What are risk factors for addiction?

Harry L. Haroutunian, MD
Family Medicine

Risk factors for addiction can include: your genetics, wealth status, availability to drugs and alcohol, doctor shopping, psychiatric conditions and chronic pain issues. Watch as addiction specialist Harry Haroutunian, MD, lists these risk factors.

Howard J. Shaffer, PhD
Addiction Medicine
Studies of twins and of families that are prone to addiction suggest that about 50% of the risk for drug addiction is genetically based. The genetic ties to behavioral expressions of addiction have not been studied as thoroughly, but there is evidence that genes play a similar role in gambling disorders. A few reports even hint at a genetic link to compulsive shopping. More importantly, experts in the field propose that there is a genetic "load" or constellation of genes that predisposes people to addiction, but not necessarily to a specific type of addiction. In other words, the same genes that drive substance dependence might also drive compulsive shopping and compulsive gambling.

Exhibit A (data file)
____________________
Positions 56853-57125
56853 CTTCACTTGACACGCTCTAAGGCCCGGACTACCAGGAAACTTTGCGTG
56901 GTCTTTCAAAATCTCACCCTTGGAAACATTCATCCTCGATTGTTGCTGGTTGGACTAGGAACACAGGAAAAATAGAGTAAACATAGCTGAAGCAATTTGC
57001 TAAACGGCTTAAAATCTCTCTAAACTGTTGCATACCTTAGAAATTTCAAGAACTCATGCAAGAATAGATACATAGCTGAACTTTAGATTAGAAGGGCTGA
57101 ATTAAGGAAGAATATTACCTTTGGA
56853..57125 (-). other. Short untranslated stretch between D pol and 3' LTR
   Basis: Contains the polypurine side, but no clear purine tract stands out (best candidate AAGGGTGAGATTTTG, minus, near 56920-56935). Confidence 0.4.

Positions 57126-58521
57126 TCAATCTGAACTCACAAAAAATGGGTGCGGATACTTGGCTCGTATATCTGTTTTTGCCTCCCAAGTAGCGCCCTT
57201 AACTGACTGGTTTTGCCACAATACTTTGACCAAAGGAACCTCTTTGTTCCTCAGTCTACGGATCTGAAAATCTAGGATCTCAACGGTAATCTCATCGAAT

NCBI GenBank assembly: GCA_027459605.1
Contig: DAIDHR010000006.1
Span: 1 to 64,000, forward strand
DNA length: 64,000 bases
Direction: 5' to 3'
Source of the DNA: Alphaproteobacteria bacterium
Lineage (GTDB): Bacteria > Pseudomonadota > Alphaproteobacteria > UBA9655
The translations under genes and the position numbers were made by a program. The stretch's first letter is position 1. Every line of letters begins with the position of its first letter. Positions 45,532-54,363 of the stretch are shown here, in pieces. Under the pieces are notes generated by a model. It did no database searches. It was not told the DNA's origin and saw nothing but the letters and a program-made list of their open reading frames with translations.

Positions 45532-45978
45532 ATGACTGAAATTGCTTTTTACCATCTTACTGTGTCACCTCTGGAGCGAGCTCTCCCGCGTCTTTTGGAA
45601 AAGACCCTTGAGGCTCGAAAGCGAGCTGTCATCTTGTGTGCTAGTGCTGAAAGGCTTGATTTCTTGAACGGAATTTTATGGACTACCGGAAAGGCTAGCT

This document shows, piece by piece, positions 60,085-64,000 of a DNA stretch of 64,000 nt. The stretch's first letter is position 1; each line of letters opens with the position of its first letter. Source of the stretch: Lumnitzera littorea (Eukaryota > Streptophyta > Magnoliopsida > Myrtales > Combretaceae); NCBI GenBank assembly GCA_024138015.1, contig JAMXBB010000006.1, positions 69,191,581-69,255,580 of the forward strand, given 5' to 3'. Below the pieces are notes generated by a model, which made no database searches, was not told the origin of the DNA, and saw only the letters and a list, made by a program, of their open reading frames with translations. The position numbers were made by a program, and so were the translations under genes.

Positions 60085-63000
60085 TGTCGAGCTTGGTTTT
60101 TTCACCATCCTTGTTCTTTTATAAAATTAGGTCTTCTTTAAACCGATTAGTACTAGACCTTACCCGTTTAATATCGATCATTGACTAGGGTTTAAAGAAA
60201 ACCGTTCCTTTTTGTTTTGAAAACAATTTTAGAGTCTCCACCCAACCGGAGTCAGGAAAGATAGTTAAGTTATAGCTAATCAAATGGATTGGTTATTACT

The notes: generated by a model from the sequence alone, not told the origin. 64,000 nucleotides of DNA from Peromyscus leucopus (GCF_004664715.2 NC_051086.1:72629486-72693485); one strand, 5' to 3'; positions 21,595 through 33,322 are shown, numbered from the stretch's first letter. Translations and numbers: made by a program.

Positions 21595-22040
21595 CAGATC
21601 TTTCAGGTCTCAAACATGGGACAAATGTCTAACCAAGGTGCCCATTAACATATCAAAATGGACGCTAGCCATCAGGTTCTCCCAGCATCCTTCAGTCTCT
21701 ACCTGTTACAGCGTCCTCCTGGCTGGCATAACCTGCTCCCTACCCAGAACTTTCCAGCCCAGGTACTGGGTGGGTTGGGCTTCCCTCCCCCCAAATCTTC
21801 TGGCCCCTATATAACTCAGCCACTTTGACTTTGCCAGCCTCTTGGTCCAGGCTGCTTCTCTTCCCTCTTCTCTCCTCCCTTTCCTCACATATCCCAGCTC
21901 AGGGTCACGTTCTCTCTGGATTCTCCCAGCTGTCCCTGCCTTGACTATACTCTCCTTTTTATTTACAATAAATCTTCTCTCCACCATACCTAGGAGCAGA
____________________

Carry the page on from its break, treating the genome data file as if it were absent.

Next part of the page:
The environment in which people grow up and their personal histories also affect how likely they are to develop addiction. People who were abused or neglected as children, for example, have a higher risk of developing addiction than people who were nurtured as children. Similarly, people who have gone through traumatic events, such as rape or a natural disaster, are more prone to addiction than those who have been spared trauma.

People with mental illness also seem to be particularly vulnerable to addiction, and addiction and mental illness often overlap. By some estimates, as many as 65% of people who have drug addiction also have a mental illness such as depression, anxiety, or a personality disorder. Many experts believe that untreated mental illness may lead people to self-medicate with substances to ease their suffering.

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Important: This content reflects information from various individuals and organizations and may offer alternative or opposing points of view. It should not be used for medical advice, diagnosis or treatment. As always, you should consult with your healthcare provider about your specific health needs.